The answer is – as often in consulting – “ it depends”. If there was a particular soft spot(s) during the first round interview and you receive explicit feedback on it (e.g. weak maths, structure, etc.) there might be some more focus on this. If they look for confirmation on a point of doubt, they will pay attention. Alternatively, if the interviews were generally strong, and there were no obvious weaknesses, the interviews will be a bit more balanced and nothing in particular will be tested.

- Any other tips to keep in mind, outside of PEI and Cases?

What I think is important to keep in mind is that – in the last round – the interviewers already know that you’re likely a strong case performer and generally a clever person (otherwise you wouldn’t have gotten through the earlier stages of the recruitment process). So this point of view is yours to lose, in the sense that the default is that they expect strong case performance already. However, to get all the way to a final offer, it becomes more about the assessment of fit within the culture of the company, being generally a professional with client-facing skills, etc. So my advice would be to act like a consultant already, like a professional who is at a problem-solving session with another professional (the interviewer). Don’t approach it like a student-professor exam-situation, where there is always the imbalance between how’s the grown-up and who’s the youngster (figure of speech). So act like you would in that job, with some confidence (watch out: don’t become arrogant!! Big red flag) and a certain gravitas. The more your interview looks like a nice and balanced conversation between two colleagues, the better the odds are to take it all the way!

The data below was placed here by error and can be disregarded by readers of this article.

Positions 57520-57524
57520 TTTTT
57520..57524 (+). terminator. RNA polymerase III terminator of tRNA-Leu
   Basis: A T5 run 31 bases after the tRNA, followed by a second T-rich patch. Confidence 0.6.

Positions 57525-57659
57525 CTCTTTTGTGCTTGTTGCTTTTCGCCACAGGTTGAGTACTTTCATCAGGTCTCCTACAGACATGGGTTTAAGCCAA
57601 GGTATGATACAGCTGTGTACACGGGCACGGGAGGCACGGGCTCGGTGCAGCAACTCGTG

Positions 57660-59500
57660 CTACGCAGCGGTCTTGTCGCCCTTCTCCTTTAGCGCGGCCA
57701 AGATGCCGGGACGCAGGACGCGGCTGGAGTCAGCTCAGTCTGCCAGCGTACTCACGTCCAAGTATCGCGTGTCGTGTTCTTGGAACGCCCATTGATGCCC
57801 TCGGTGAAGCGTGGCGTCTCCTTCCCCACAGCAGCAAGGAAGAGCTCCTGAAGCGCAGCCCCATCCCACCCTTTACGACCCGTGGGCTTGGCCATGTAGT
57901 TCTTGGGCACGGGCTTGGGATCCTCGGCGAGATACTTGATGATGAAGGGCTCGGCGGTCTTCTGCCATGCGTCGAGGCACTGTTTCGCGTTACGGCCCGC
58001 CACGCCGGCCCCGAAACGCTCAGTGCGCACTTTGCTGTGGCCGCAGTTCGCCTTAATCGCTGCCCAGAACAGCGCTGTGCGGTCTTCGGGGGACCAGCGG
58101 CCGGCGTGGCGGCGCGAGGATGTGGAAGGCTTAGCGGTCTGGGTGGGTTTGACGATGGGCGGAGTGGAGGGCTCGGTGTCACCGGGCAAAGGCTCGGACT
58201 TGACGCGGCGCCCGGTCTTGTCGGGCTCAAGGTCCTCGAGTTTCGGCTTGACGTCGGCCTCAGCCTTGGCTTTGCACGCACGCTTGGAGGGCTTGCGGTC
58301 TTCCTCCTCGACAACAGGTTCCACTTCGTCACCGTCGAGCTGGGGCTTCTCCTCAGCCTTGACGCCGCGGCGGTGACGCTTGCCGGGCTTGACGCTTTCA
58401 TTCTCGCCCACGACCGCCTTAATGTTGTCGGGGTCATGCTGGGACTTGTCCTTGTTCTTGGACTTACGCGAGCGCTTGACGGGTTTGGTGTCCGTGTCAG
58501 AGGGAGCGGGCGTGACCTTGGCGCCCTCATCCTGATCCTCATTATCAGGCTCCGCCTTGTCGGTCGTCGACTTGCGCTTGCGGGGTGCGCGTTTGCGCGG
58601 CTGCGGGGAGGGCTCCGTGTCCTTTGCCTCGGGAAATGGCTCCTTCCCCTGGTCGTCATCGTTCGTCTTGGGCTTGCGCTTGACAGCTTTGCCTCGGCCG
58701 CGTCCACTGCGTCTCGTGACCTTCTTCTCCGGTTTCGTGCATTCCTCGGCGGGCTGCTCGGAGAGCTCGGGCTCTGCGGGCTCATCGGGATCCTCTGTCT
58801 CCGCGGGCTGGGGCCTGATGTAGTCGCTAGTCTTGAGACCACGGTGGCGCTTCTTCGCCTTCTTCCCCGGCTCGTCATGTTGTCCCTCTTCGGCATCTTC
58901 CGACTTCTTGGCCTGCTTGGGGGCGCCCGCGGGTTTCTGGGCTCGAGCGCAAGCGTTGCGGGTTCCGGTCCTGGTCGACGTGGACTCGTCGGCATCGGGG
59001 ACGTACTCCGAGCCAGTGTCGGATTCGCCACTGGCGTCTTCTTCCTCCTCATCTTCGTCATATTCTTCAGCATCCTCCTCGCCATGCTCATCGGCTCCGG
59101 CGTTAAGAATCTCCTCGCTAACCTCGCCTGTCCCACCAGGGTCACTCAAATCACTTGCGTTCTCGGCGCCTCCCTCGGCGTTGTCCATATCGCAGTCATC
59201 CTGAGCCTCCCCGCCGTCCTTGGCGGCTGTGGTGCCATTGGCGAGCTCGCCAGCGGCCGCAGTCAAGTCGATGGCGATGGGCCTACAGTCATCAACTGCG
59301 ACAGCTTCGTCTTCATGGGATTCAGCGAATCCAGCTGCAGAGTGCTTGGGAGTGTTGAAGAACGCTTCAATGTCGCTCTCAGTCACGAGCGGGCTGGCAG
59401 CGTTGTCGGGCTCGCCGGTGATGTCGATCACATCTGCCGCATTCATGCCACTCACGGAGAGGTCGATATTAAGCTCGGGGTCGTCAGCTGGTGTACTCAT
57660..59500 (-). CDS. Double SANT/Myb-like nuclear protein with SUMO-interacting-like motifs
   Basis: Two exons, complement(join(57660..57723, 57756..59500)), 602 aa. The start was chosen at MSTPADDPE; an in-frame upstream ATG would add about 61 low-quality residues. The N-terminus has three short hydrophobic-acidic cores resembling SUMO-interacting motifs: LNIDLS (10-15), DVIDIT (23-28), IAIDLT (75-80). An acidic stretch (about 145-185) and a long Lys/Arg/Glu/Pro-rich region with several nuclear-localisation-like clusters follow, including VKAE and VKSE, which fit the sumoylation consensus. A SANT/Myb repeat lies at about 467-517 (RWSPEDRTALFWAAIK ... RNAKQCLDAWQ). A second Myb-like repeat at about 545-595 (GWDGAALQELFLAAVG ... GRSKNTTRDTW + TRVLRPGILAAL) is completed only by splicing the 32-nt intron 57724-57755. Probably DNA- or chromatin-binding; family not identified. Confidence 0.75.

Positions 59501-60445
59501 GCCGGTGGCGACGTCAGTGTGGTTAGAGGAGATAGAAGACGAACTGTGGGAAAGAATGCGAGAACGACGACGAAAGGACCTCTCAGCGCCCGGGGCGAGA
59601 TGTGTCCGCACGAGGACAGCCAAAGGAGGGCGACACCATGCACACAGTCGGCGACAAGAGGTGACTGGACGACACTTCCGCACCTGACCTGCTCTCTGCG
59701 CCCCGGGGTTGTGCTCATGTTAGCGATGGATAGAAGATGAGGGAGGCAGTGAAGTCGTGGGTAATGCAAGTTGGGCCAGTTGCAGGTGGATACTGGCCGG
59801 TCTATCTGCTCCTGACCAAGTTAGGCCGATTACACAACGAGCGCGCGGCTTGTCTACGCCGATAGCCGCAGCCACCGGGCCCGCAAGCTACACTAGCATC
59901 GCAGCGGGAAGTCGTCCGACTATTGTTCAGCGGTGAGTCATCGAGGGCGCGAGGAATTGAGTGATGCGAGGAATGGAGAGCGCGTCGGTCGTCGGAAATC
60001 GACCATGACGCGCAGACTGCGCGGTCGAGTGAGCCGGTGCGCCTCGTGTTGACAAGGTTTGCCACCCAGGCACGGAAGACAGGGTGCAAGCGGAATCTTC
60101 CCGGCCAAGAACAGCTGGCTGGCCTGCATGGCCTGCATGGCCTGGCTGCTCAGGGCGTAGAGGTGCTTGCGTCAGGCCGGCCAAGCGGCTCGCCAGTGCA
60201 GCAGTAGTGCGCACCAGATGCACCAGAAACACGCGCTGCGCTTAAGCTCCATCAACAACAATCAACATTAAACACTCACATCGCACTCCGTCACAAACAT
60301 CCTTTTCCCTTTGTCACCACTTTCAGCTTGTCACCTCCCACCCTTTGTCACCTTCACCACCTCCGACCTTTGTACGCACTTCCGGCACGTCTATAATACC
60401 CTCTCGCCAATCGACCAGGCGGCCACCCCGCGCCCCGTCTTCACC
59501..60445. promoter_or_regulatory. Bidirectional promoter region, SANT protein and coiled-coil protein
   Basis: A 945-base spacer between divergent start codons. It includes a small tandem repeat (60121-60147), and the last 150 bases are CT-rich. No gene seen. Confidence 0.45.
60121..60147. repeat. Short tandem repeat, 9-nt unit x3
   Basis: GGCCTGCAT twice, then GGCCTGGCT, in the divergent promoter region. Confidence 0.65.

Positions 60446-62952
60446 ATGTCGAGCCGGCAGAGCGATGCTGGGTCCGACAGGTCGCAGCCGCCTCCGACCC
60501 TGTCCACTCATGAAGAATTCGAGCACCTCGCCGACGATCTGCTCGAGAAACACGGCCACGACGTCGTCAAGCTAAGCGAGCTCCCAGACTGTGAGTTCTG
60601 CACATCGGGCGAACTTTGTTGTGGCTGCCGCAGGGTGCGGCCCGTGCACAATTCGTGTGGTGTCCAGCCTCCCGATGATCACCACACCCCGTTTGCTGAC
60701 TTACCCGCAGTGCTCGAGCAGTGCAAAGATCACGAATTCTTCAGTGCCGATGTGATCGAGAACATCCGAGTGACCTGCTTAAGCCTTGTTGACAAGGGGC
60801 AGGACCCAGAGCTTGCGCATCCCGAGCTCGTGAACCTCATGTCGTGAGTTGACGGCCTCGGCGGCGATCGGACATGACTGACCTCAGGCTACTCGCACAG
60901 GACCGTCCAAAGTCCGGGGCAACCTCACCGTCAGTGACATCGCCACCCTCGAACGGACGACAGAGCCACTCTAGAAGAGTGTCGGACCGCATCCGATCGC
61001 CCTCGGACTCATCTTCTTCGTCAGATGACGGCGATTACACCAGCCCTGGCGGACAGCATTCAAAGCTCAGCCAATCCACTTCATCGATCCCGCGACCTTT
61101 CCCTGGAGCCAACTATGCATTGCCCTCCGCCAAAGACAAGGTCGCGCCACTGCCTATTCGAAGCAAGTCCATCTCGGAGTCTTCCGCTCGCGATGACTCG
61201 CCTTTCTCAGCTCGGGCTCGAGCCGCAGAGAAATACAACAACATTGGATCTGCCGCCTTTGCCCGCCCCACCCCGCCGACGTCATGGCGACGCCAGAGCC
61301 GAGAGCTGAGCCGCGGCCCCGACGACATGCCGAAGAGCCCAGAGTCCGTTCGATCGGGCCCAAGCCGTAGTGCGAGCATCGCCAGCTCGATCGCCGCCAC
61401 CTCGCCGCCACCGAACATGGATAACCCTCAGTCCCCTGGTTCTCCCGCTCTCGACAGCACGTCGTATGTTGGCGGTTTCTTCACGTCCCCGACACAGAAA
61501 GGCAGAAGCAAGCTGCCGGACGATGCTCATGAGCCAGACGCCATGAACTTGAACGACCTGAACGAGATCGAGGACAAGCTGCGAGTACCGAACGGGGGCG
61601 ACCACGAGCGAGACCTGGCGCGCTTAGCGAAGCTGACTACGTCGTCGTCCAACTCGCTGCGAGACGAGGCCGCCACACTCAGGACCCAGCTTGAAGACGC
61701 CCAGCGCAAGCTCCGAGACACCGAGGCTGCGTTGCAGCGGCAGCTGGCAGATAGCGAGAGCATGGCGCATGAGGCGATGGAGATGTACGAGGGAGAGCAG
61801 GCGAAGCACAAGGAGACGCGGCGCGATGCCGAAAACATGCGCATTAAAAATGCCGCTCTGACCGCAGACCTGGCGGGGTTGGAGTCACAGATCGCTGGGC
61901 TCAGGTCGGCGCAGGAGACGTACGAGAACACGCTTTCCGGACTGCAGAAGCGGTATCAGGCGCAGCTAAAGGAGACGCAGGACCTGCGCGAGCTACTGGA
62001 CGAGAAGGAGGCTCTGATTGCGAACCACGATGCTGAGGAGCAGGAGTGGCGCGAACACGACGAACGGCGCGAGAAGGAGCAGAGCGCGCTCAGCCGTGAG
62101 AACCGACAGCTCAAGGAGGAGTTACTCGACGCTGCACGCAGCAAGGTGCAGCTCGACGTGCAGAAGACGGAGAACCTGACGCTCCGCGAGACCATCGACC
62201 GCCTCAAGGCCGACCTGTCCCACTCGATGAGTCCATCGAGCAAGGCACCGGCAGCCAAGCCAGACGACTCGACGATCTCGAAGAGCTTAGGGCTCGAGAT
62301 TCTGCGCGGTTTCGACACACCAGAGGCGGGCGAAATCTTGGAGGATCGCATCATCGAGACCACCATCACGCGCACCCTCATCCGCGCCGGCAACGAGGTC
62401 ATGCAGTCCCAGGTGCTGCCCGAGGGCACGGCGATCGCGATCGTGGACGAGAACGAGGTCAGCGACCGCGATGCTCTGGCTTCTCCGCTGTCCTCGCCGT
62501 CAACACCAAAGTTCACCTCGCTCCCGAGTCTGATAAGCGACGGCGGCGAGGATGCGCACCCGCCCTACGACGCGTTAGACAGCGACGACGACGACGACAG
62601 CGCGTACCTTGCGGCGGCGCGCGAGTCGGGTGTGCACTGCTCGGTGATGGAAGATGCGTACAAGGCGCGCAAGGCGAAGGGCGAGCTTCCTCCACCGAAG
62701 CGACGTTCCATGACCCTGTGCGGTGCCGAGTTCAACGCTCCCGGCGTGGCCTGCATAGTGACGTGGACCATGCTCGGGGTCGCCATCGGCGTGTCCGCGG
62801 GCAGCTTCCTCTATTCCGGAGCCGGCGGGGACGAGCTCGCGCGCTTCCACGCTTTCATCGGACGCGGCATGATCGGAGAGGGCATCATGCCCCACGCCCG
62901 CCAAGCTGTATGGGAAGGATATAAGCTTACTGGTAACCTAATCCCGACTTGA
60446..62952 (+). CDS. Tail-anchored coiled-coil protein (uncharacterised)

Good luck!

Wouter*

P4S Expert

Matthew
Expert
replied on 09/17/2018
Only ex-Partner (McKinsey and Oliver Wyman) on PrepLounge

A lot of things change from the first round to the second round.

1) First round interviewers are Senior Associates and Engagement Managers that have been through interview training and they are more focused on the mechanics of the case. They are hyper focused on things like structure. In the final round, you are meeting with Associate Partners, Partners and Senior Partners and many haven't had interview training. So, the interviews can't be quite different.

2) There's a lot of focus on fit ("Why McKinsey"). You have to remember that these Partners and especially Senior Partners have been at the firm for a long time and it is a special place for them. They want to know why you want to join there special place. You have to be VERY specific and not say things like "great brand", "good people", "good diversity".

3) Your PEI stories are also weighted more heavily and are often talked about disproportionately in the final round decision meeting. Be sure to bring out your best, inteject some personal stories and don't repeat any PEI stories.